Fiorentina top Serie A: Can Sousa’s Viola compare to vintage Tuscan teams?

After Fiorentina thrashed favourites Inter Milan 4-1 to reach the Serie A summit for the first time since 1999, Coral writers contemplate what this surprising campaign could have in-store and how Paulo Sousa’s side stacks up against that last table-topping Tuscan team.

It was not yet the new Millennium when the vivacious Viola (20/1 with Coral to lift Europa League) last scaled these heights, just to hammer home this eyebrow-raising achievement.

“Football is like this in Latin countries, it goes from zero to 80,” said Sousa of Fiorentina’s first place fireworks.

“I already said there were other teams who invested heavily for that, but I won’t hold back either, as we have the quality to face every match knowing we can win.” Strong words.

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To put it into context, until now the Northern Italians had failed to clinch pole-position in over two-and-a-half decades, after those famous Florentine representatives fluffed their best chance to snatch a Scudetto since the 1960s.

Having parted ways with manager Vincenzo Montella in summer, few could have predicted how Sousa would propel Fiorentina further than his predecessor, but do his current crop compare favorably to those classic 1999 cult heroes?

While the new coaching incumbent at the Stadio Artemio Franchi will undoubtedly be thrilled to lead the Italian top-flight, history suggests the Portuguese gaffer should not get ahead of himself.

This Serie A season is just six matchweeks in, with giants such as Juventus, Lazio, Napoli and AC Milan all enduring patches of poor form, allowing feisty Fiorentina to flex their muscles.

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Similar events occurred in 1998/99, when a vibrant Viola led the title charge, before eventually falling away frustratingly to third after flaky performances put paid to title hopes.

Italian football was vastly different back then, so the Artemio Franchi outfit boasted global names on their rarefied roster, such as lethal Argentina legend Gabriel Batistuta, Portuguese midfield plotter Rui Costa and underrated Italian custodian Francesco Toldo.

Brilliant and gifted Batistuta pulled on the purple shirt whilst still in his prolific pomp, starring as Fiorentina’s most ferocious forward for almost a decade, notching a tremendous 21 times over 28 league games in his penultimate campaign with the club in 1999.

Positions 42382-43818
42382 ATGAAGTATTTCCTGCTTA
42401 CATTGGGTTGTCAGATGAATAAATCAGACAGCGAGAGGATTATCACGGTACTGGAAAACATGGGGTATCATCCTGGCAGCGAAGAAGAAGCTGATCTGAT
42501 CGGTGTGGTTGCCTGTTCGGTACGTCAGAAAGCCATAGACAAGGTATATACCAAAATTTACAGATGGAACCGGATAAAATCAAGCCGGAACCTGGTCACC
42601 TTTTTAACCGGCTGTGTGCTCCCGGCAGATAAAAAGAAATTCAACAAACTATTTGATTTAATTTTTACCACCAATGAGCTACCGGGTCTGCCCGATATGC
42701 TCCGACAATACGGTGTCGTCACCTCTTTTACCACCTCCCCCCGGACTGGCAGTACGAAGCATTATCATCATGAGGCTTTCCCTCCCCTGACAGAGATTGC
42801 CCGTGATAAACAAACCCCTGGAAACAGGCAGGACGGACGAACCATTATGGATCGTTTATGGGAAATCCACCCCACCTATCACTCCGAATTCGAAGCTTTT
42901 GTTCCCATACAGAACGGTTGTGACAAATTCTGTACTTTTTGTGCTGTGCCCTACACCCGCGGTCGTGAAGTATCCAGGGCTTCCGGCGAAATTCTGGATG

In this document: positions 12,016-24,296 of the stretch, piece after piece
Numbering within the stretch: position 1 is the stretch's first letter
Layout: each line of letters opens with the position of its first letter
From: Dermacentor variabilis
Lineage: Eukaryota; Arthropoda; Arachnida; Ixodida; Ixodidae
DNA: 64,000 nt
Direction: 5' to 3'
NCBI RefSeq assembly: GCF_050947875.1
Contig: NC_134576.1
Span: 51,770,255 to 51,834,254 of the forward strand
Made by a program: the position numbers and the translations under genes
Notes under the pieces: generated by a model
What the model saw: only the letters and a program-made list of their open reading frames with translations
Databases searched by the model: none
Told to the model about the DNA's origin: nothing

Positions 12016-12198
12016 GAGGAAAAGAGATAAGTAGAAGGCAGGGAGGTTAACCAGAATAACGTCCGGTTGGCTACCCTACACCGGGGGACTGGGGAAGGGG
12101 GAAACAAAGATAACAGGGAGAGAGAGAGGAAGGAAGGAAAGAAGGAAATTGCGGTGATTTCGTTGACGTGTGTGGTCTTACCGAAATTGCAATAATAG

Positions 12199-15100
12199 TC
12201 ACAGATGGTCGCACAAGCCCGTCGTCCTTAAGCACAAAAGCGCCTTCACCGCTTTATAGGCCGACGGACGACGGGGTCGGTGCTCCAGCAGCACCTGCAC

Almost the catalyst to hand the club silverware success, injury to the Argentine is widely blamed for the Viola ultimately coming up short, yet it was perhaps an over-reliance on ‘Batigol’ that was the real culprit.

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Scouring this Tuscan teamsheet today and there is clearly no player of Batistuta’s calibre, though this arguably works in smart Sousa’s favour.

Four from six in Serie A, including a clinical hat-trick against Inter, shows summer striker signing Nikola Kalinic’s face fits far better in Florence than it did in England with former club Blackburn Rovers.

Crafty and cool Kalinic’s arrival gives Viola attacking depth their previous title tilt did not possess, with previous top poacher Khouma Babacar bravely benched alongside most technically talented attacker Giuseppe Rossi for the Inter victory.

Another Eastern European outlet in Josip Ilicic has also proven pivotal from the wing, with those wide positions crucial to Sousa’s ever-evolving 3-4-2-1 system.

Portugal playmaker Costa was formerly the brains behind Fiorentina’s creativity, but the team of today relies on genuine width through Ilicic and Jakub Blaszczykowski, as have nobody in current ranks to match their previous iconic number 10.

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Instead, the likes of Borja Valero and Milan Badelj provide a mixture of grit and guile from the middle of the park, giving a stronger base for potential success.

Defensive shortcomings were also roundly given as reason for Giovanni Trapattoni’s team’s capitulation in 1999, with 10 more conceded than eventual second spot Lazio, despite big names such as Toldo and tenacious full back Moreno Torricelli in the ranks.

Sousa, now showing signs of being a much savvier tactician than in his unsuccessful days in England, may never match the title haul of a Trapattoni, but he does have his modern-day Fiorentina (13/8 to win Europa League Group I) tight at the back and much more finely tuned.

Joint-first with just four conceded in the league sees Viola top Serie A on goal difference showing that, despite the lack of individual brilliance compared to their table-topping predecessors, team work and spirit of players such as Marcos Alonso and Davide Astori could see this Fiorentina team posses the stamina for a longer Scudetto challenge.